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An observational study of the success and complications of 2546 external cephalic versions in low-risk pregnant women performed by trained midwives

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Author: Beuckens, A. · Rijnders, M. · Verburgt-Doeleman, G.H.M. · Rijninks-van Driel, G.C. · Thorpe, J. · Huttom, E.K.
Source:BJOG: An International Journal of Obstetrics & Gynaecology, 3, 123, 415-423
Identifier: 531422
doi: DOI:10.1111/1471-0528.13234
Keywords: Health · Breech presentation · Caesarean section · External cephalic version · Healthy for Life · Healthy Living · Life · CH - Child Health · ELSS - Earth, Life and Social Sciences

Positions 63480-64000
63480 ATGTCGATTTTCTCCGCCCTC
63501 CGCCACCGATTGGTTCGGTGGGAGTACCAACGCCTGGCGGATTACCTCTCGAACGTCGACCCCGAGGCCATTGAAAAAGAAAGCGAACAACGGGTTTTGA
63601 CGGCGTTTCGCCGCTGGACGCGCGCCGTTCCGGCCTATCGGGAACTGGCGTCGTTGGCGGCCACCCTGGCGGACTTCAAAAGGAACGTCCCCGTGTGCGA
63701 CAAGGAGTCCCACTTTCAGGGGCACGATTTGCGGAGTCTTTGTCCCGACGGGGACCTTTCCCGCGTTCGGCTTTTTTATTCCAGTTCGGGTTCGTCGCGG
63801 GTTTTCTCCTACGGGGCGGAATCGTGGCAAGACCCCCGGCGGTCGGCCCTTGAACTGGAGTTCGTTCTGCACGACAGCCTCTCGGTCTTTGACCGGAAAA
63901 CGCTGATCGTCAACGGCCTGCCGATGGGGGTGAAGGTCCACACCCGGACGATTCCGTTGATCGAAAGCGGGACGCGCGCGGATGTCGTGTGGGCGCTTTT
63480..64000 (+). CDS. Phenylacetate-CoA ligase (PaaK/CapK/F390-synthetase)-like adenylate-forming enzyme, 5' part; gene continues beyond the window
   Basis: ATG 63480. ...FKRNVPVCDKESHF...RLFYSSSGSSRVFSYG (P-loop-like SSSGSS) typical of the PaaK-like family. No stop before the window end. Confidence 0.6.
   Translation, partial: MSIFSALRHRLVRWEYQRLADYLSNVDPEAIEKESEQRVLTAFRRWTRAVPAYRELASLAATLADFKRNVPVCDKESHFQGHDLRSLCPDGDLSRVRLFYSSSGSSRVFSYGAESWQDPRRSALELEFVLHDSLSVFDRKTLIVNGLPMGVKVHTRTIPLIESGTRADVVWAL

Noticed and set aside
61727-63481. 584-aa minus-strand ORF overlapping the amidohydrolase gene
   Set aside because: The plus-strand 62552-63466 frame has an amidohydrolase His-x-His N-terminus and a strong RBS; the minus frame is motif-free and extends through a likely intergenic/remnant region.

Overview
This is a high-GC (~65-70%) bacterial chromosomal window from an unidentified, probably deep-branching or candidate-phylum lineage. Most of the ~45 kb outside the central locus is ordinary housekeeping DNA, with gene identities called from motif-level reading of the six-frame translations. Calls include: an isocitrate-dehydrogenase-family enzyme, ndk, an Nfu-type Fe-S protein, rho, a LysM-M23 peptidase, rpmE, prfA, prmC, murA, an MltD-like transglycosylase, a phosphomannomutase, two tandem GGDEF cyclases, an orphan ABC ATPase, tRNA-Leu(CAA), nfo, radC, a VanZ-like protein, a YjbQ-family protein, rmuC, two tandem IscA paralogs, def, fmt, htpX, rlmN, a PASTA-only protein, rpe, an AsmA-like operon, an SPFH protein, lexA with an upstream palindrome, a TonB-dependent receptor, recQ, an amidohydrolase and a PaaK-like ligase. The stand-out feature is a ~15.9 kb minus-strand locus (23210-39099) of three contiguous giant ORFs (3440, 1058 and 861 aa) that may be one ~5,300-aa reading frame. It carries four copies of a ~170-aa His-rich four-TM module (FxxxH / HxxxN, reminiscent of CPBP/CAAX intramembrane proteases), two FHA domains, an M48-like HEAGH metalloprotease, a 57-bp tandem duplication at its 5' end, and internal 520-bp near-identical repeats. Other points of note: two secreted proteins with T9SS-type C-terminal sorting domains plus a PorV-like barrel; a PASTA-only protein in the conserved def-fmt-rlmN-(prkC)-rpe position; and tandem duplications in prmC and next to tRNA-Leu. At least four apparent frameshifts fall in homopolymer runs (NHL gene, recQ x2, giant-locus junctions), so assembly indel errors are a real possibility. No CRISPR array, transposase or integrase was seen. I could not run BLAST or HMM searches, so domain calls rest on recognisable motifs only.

Objective To evaluate the success of an external cephalic version (ECV) training programme, and to determine the rates of successful ECV, complications, and caesarean birth in a low-risk population. Design Prospective observational study. Setting Primary health care and hospital settings throughout the Netherlands (January 2008–September 2011). Population Low-risk women with a singleton fetus in breech presentation, without contraindications to ECV, were offered ECV at approximately 36 weeks of gestation. Methods Data were collected for all ECVs performed by midwives, and were entered into a national online database. Main measures Successful ECV was defined as the fetus having a cephalic presentation immediately following the procedure and at birth. Complications were observed at ≤30 minutes and between 30 minutes and 48 hours after the ECV procedure. All serious pregnancy outcomes that occurred after the ECV procedure until birth were reported. Results A total of 47% had a successful ECv and a cephalic at the time of birth: 34% of nulliparous and 66% of multiparous women. After ECV, 57% of women gave birth vaginally: 45% of nulliparous women and 76% of multiparous women. Within 30 minutes after ECV, and between 30 minutes and 48 hours after ECV, the proportion of women experiencing a complication or serious pregnancy outcome was 0.9% and 1.8%, respectively. Serious pregnancy outcome at any time following ECV until birth was experienced by 58 (2.5%) of the women. Conclusions The success rate of ECVs performed by trained midwives in primary health care or hospital settings is comparable with that of other providers, and the procedure is safe for low-risk women.